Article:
Saturday, September 23, 2006

Mark Twain on the scriptures

Most people are bothered by those passages of Scripture they do not understand, but the passages that bother me are those I do understand. Mark Twain
US humorist, novelist, short story author, & wit (1835 - 1910)

In many of his writings, Twain pokes fun at organized religion, and he takes the opportunity to do so in The Adventures of Tom Sawyer. With Tom and his friends, Twain points out the superficiality of religious revivals. In the nineteenth century, religious revivals were a common occurrence in the summer. Here, all the boys “got religion”—momentarily, at least.

You can read 5 short humorous blasts against religion.

The Bible According to Mark Twain: Irreverent Writings on Eden, Heaven, and the Flood by America's Master Satirist

Mark Twain takes on Heaven and Hell, sinners and saints and showcases his own unique approach to the Holy Scriptures including Adam and Eve's divergent accounts of their domestic troubles, Satan's take on our concept of the afterlife, Methuselah's discussion of an ancient version of baseball, and advice on how to dress and tip properly in heaven. Behind the humor of these pieces, readers will see Twain's serious thoughts on the relationship between God and man, biblical inconsistencies, Darwinism, science, and the impct of technology on religious beliefs. The Bible According to Mark Twain is vintage Twain and is sure to surprise, delight, and perhaps shock modern readers.

Tomorrow's sermon is on the Mark 9:30-37. That scripture start off with Jesus telling them about his impending death, and they don't understand. They get into an arguement over who is the greatest. Jesus uses the object lesson a child to teach them a few things, that once again the Kingdom is not what you think it is. But I am not sure that the disciples understood that either.
But we are not so different from them, we have a hard time understanding what Jesus said and taught. But I think we understand a whole lot more than we admit and like Mark Twain those passages get to us and bother us.

Lord help us to understand what your words mean today, and how to live those out in our lives. Forgive us when we don't. And Lord even if the word bothers us, give us the grace to accept it, maybe with some humor.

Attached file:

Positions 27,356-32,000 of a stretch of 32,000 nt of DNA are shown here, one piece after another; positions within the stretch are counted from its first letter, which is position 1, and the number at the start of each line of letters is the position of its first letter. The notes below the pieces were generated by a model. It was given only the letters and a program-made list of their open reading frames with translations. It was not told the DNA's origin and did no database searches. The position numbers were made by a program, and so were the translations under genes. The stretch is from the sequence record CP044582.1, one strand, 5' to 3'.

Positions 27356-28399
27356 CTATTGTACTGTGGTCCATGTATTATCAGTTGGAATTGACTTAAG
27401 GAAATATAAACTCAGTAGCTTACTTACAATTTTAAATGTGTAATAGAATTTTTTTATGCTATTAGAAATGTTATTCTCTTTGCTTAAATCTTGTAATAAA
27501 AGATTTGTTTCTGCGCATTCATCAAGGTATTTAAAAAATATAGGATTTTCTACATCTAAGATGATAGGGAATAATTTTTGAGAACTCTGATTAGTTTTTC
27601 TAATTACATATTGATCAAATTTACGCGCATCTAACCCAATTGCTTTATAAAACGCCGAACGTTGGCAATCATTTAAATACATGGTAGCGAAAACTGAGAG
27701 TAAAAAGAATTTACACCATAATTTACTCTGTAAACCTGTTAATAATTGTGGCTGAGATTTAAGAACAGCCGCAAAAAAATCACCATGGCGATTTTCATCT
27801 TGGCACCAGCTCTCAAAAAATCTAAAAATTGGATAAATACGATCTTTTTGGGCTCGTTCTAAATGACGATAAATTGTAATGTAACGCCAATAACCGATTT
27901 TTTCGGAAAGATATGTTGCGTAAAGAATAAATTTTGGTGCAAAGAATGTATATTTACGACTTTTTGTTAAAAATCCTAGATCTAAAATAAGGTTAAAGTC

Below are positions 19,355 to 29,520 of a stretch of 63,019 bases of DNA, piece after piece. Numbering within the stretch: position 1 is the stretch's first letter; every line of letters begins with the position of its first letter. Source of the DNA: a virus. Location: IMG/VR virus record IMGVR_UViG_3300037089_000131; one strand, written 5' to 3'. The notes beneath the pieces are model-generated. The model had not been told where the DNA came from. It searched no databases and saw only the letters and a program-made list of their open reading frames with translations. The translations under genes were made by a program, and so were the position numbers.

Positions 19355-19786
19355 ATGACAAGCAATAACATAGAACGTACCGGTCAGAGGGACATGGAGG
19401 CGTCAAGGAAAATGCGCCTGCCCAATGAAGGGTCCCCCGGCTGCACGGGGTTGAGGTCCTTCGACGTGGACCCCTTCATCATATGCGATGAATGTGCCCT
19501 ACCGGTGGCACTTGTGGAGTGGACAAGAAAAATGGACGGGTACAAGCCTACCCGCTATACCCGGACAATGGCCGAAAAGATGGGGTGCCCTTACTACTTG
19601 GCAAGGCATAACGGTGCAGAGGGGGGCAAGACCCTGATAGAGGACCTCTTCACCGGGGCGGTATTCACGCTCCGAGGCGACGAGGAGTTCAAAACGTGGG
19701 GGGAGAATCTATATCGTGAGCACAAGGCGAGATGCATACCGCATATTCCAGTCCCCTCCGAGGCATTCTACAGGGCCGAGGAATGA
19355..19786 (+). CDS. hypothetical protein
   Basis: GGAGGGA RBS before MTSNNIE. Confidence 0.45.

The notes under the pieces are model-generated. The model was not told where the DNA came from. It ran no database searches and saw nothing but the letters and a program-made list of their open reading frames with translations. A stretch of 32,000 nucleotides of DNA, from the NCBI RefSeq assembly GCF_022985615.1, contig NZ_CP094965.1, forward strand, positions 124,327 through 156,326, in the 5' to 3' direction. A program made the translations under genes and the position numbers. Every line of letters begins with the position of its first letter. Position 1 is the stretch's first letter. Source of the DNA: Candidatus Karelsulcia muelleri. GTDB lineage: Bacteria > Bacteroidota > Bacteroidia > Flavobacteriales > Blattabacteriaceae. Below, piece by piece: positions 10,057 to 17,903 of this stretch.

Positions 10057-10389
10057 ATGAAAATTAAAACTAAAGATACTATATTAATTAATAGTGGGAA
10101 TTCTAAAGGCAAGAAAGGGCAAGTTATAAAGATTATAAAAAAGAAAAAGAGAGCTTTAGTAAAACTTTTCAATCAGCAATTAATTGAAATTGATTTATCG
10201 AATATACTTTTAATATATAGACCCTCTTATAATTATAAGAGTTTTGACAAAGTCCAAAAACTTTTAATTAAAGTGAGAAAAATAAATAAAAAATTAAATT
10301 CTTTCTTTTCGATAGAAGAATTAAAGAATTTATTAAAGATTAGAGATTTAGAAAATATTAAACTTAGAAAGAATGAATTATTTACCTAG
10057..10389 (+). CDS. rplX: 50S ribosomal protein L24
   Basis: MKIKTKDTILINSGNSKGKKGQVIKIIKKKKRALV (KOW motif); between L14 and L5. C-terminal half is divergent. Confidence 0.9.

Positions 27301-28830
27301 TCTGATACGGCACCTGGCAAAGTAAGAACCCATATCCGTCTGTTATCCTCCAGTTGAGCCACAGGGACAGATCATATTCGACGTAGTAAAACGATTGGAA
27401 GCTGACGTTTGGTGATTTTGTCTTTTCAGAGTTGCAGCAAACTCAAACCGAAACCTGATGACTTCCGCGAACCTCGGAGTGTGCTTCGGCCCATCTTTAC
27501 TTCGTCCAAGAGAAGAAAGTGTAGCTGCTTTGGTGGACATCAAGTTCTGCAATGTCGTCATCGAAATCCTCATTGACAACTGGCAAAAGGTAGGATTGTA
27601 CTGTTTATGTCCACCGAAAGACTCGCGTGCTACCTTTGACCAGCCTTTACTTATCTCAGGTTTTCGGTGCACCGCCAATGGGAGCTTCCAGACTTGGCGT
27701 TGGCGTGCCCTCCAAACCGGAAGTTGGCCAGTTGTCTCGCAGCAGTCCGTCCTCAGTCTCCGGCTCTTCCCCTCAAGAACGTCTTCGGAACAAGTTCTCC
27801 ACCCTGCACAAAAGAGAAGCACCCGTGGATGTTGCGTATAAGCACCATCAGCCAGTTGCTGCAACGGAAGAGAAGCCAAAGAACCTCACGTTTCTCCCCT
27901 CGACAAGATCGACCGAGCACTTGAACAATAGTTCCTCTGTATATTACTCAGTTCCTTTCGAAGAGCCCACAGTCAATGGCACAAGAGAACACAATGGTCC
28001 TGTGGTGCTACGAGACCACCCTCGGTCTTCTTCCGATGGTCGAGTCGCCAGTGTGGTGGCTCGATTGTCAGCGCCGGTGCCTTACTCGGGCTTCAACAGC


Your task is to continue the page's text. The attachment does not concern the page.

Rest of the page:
SingingOwl said...

I love Mark Twain. I have most of his books...and I remember my sister introducing me to the Adam and Eve accounts when I was in my teens--one of the most hilarious things I ever read! And quite insightful, even while funny.

He made me sad too though. I once read somewhere or other that his wife was a committed Christian. On her deathbed she told her husband that she was afraid. He replied, sincerely, that she should pray to the God in which she believed. She said, "I cannot. You have assured that I no longer have any faith." If true, that is a sad story.

But when I read Twain's works I always find myself wishing that he had met a few more religious types that weren't Or maybe he did and just did now want to see.

ANyway, I know this wasn't the point of your post. I was just taking a walk down memory lane with one of my favorite writers.

Allan R. Bevere said...


Sounds like a great book! I am going to order my copy today.

Revem said...

Rev Abi,

If you don't have a second job as a book reviewer you should. What a fantastic review. You have made me want to go out, get a copy and start reading it now.

Well done


Sally said...

echoing the other comments- what a great review- and if the passages we do understand don't bother us they should... and we understand less than we say... we live in the tensions and the gaps don't we!

revabi said...

I want to own this, and make it clear, that I did not write the review of Mark Twain's book. Wish I had, and thanks for the compliment. I believe I got it from one of the reviewers at If you click on the book it will take you there. But I found many of the stories that are in the book are on the internet, and those are linked as well. I am glad i have some sister and brothers who at one or another liked Mark Twain. And singingowl, I don't know that much about his wife's death and the story surrounding it.

Anonymous said...

Mark Twain hated organized religion but wrote one of the best biographies of one of the most spiritually devout people to ever live. I am referring to The Personal Recollections of Joan of Arc which is available online free at